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Fighteer
moderator
topic
09:43:12 AM Apr 12th 2012
edited by Fighteer
I cut out the part about Rape Is Okay because I found out (and should have remembered) that Mitch has turned sixteen when Sherry vamps on him, and is therefore presumably legal. That makes it a textbook case of Jail Bait Wait.

Okay, now I have another question. By her dialogue, which goes, "I've been waiting three years for this," either Sherry knew and was following Mitch before he came to Pacific Tech, or the Hard Work Montage implies he's been there three full years before the laser project is complete. Complicating this is the fact that the age of consent in California is eighteen, isn't it? I'm confused. ... (edit) and added a Headscratchers entry about it.
DynamiteXI
07:44:45 PM Apr 14th 2012
I think she meant that she waited three years for him to be someplace closer to her home (she obviously lives nearby since Darlington seems to be in the same town as Pacific Tech). It was also implied that Mitch moved a LONG way to go to Pacific Tech; she could have just waited until he was at a more convenient location. And she's known about him for three years, meaning that she knew he was a top ten genius since he was about twelve. (Eww.)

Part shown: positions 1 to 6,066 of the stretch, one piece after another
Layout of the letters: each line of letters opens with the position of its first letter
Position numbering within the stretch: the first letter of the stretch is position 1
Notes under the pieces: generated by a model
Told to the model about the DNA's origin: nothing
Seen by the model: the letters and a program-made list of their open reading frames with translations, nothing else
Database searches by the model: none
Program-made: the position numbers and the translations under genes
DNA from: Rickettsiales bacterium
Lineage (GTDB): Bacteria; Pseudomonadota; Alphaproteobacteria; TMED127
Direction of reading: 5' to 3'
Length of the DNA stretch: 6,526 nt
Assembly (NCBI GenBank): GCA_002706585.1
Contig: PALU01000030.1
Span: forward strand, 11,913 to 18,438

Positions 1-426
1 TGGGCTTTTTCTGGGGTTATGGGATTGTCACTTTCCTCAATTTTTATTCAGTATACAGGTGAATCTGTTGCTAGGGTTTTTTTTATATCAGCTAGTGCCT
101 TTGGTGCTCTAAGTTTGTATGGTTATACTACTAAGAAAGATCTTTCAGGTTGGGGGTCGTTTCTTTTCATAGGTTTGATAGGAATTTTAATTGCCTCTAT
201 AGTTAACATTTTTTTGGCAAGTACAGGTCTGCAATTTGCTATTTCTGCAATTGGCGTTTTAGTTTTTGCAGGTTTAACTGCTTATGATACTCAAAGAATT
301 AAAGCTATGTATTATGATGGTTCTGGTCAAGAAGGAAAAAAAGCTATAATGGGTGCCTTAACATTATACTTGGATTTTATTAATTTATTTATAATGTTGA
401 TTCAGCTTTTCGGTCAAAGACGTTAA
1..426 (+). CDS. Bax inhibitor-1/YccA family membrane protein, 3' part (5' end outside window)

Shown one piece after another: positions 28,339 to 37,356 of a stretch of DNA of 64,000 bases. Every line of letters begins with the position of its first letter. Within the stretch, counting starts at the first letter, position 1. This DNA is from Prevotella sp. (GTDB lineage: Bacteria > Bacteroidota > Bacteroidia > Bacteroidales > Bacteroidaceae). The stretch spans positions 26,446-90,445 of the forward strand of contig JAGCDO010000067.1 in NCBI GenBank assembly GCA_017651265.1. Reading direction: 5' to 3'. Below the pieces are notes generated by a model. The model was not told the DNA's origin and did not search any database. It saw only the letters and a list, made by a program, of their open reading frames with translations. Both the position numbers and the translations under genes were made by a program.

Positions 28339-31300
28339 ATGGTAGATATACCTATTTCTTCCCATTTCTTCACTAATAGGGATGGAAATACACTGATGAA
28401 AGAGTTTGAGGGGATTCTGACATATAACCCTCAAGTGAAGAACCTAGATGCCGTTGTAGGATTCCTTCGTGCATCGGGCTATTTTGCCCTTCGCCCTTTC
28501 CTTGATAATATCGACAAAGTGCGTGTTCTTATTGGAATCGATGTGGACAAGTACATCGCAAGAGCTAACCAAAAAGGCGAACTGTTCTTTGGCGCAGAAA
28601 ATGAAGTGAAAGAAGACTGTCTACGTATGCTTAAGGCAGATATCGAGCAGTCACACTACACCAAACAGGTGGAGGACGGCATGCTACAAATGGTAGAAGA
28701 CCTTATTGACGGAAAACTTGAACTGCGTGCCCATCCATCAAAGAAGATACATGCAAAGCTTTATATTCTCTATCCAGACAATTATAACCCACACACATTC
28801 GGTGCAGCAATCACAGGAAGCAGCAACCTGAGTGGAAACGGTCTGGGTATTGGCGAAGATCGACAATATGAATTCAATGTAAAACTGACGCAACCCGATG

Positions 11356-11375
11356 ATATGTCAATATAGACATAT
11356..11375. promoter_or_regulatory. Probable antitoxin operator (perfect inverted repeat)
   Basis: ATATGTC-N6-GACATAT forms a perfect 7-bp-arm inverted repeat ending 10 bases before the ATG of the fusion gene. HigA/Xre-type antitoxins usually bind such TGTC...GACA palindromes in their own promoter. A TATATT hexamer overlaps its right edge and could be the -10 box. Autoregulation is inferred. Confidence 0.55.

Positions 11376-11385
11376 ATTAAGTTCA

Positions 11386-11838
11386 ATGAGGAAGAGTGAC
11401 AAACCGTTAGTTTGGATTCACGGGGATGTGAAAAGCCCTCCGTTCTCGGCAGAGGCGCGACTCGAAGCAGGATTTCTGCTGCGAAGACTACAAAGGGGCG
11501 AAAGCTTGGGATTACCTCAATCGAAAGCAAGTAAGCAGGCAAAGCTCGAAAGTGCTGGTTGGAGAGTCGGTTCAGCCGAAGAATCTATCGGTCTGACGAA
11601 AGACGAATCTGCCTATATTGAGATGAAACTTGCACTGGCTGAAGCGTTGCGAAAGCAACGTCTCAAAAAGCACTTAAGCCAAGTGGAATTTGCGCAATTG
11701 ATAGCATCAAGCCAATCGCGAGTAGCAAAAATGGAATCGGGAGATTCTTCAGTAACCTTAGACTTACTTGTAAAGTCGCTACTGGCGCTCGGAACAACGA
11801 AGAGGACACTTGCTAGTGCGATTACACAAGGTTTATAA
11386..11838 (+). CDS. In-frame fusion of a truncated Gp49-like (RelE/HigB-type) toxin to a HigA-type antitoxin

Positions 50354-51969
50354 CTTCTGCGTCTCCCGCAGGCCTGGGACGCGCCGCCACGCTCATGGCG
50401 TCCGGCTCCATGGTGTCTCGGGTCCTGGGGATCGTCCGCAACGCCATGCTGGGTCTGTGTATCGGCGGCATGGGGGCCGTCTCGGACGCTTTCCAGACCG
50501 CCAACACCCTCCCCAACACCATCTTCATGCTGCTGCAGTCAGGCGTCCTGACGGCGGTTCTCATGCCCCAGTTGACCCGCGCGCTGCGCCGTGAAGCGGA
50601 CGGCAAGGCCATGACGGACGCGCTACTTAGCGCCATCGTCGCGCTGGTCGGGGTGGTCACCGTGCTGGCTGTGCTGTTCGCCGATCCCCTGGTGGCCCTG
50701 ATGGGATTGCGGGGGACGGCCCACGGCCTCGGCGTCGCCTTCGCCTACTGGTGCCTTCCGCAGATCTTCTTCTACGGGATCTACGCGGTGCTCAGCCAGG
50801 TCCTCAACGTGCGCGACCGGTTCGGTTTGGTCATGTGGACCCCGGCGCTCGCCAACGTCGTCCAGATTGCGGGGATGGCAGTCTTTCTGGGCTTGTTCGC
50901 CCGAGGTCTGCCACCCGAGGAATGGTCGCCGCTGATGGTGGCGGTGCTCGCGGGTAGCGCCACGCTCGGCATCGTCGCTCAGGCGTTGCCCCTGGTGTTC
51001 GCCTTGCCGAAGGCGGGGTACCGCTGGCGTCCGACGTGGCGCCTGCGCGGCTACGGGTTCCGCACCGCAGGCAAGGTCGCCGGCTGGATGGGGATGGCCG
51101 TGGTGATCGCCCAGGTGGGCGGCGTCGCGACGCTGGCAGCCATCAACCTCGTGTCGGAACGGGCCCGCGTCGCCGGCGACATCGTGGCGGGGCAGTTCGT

And later on in the movie, Sherry says something to the effect of spending ten years looking for Lazlo. So same kind of thing, I guess; and it could very well be that she didn't even know Mitch's exact whereabouts until he got to Pacific Tech.

Stuff like this makes me wish that the stupid DVD had included deleted scenes and director commentary.
Fighteer
moderator
07:05:08 AM Apr 17th 2012
That makes sense, but the key factor in my mind is that she doesn't seem to believe she's attempting statutory rape — and even if she did, Mitch subsequently making out with Jordan would have all sorts of Unfortunate Implications, so for the movie's purposes, someone apparently notched down California's age of consent by two years.
DynamiteXI
topic
11:49:27 PM Dec 14th 2011
edited by DynamiteXI
How is Sherry Nugil not a Shallow Love Interest? I wasn't complaining about her when I listed the trope, though in hindsight I could see how you might think so. But she does fit the criteria:
  • Her characterization is shallow. It only goes beyond "seduces the top ten world's geniuses" once, when the Darlington guy introduces her as his assistant.